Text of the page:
Robert Fried and Erik Kramer, in an [*Inside Higher Ed* commentary](

> Small colleges continue to wither on the vine, cleaving to an outmoded model of a liberal education largely because their well-endowed elite college brethren burnish the same academic memes and rely on exclusivity to boost their rankings in *U.S. News & World Report* and upon generous alumni to propel them further into elite status. These second-tier colleges, in pursuit of full-tuition students, feel obliged to play as much of the same game as the Ivies as they can afford. And they are going out of business in the attempt.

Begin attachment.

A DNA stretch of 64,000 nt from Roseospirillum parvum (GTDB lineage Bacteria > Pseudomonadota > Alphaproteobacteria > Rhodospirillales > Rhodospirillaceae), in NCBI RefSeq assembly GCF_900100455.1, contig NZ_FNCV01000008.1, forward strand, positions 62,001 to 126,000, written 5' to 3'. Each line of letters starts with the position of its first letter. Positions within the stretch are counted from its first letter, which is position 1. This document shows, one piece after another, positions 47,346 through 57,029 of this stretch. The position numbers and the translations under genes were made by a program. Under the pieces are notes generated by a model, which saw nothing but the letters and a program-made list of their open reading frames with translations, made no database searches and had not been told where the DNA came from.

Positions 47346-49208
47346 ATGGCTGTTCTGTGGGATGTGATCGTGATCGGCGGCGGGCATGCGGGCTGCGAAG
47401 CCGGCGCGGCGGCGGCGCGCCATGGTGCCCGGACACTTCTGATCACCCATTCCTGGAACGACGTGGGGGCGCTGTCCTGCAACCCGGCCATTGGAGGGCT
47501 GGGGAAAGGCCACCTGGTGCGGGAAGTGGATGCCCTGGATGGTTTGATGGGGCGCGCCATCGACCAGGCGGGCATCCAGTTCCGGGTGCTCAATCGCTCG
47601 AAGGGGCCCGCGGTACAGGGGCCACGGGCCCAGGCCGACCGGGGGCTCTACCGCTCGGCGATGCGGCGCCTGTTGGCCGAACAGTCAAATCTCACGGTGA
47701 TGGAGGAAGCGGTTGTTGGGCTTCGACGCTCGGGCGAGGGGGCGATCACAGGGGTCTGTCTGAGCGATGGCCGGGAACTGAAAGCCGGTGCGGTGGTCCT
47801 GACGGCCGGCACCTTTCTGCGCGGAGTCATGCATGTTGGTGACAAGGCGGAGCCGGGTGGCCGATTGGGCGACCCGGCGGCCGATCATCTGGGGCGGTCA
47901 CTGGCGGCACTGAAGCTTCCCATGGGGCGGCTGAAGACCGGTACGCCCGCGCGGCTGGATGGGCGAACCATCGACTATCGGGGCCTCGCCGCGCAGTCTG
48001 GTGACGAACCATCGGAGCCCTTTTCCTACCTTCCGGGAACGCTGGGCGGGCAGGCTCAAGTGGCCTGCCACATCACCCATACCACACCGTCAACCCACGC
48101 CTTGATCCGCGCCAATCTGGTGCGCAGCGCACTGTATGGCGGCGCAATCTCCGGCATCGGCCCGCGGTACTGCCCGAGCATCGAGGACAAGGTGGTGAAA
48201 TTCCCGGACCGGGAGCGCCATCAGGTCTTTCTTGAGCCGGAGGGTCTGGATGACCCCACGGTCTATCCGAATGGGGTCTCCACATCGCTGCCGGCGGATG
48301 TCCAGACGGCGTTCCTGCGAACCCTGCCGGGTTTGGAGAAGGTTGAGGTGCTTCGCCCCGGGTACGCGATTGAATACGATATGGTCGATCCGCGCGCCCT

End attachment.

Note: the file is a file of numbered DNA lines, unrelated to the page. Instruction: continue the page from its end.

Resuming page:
The whole piece is an argument for second- and third-tier liberal arts colleges—the ones that are suffering badly right now—to ditch the Amherst model. It's an attractive idea, though—as David Labaree argues in his 2017 [*A Perfect Mess*](—the emulative ideal is at the very core of the American higher ed system. Labaree, in effect, celebrates the elite-aspiring monoculture; the [*Inside Higher Ed* piece]( is a welcome if quixotic dissent.